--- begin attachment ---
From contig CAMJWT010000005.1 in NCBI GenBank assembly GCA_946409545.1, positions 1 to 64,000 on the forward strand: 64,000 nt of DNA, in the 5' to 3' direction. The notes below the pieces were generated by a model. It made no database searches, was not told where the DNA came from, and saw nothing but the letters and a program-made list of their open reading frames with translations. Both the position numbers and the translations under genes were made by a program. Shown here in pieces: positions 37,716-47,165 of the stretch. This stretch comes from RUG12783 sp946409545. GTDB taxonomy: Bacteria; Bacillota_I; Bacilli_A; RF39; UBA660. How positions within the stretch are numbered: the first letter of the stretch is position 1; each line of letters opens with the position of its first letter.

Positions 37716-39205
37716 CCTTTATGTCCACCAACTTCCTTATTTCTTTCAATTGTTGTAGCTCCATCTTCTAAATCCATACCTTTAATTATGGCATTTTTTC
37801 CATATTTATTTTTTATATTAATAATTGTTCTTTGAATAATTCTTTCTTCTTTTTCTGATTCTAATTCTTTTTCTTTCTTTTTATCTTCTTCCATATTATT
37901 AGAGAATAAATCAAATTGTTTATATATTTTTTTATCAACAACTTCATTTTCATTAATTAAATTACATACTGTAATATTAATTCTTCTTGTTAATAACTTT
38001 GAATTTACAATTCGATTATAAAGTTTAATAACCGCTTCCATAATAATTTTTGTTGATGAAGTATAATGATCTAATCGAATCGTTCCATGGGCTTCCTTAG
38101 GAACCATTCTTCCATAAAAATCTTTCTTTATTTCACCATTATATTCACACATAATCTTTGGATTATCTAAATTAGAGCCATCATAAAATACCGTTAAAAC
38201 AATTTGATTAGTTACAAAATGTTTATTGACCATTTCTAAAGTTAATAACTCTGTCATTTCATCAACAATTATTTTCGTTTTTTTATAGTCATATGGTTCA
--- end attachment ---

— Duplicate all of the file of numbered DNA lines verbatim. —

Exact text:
From contig CAMJWT010000005.1 in NCBI GenBank assembly GCA_946409545.1, positions 1 to 64,000 on the forward strand: 64,000 nt of DNA, in the 5' to 3' direction. The notes below the pieces were generated by a model. It made no database searches, was not told where the DNA came from, and saw nothing but the letters and a program-made list of their open reading frames with translations. Both the position numbers and the translations under genes were made by a program. Shown here in pieces: positions 37,716-47,165 of the stretch. This stretch comes from RUG12783 sp946409545. GTDB taxonomy: Bacteria; Bacillota_I; Bacilli_A; RF39; UBA660. How positions within the stretch are numbered: the first letter of the stretch is position 1; each line of letters opens with the position of its first letter.

Positions 37716-39205
37716 CCTTTATGTCCACCAACTTCCTTATTTCTTTCAATTGTTGTAGCTCCATCTTCTAAATCCATACCTTTAATTATGGCATTTTTTC
37801 CATATTTATTTTTTATATTAATAATTGTTCTTTGAATAATTCTTTCTTCTTTTTCTGATTCTAATTCTTTTTCTTTCTTTTTATCTTCTTCCATATTATT
37901 AGAGAATAAATCAAATTGTTTATATATTTTTTTATCAACAACTTCATTTTCATTAATTAAATTACATACTGTAATATTAATTCTTCTTGTTAATAACTTT
38001 GAATTTACAATTCGATTATAAAGTTTAATAACCGCTTCCATAATAATTTTTGTTGATGAAGTATAATGATCTAATCGAATCGTTCCATGGGCTTCCTTAG
38101 GAACCATTCTTCCATAAAAATCTTTCTTTATTTCACCATTATATTCACACATAATCTTTGGATTATCTAAATTAGAGCCATCATAAAATACCGTTAAAAC
38201 AATTTGATTAGTTACAAAATGTTTATTGACCATTTCTAAAGTTAATAACTCTGTCATTTCATCAACAATTATTTTCGTTTTTTTATAGTCATATGGTTCA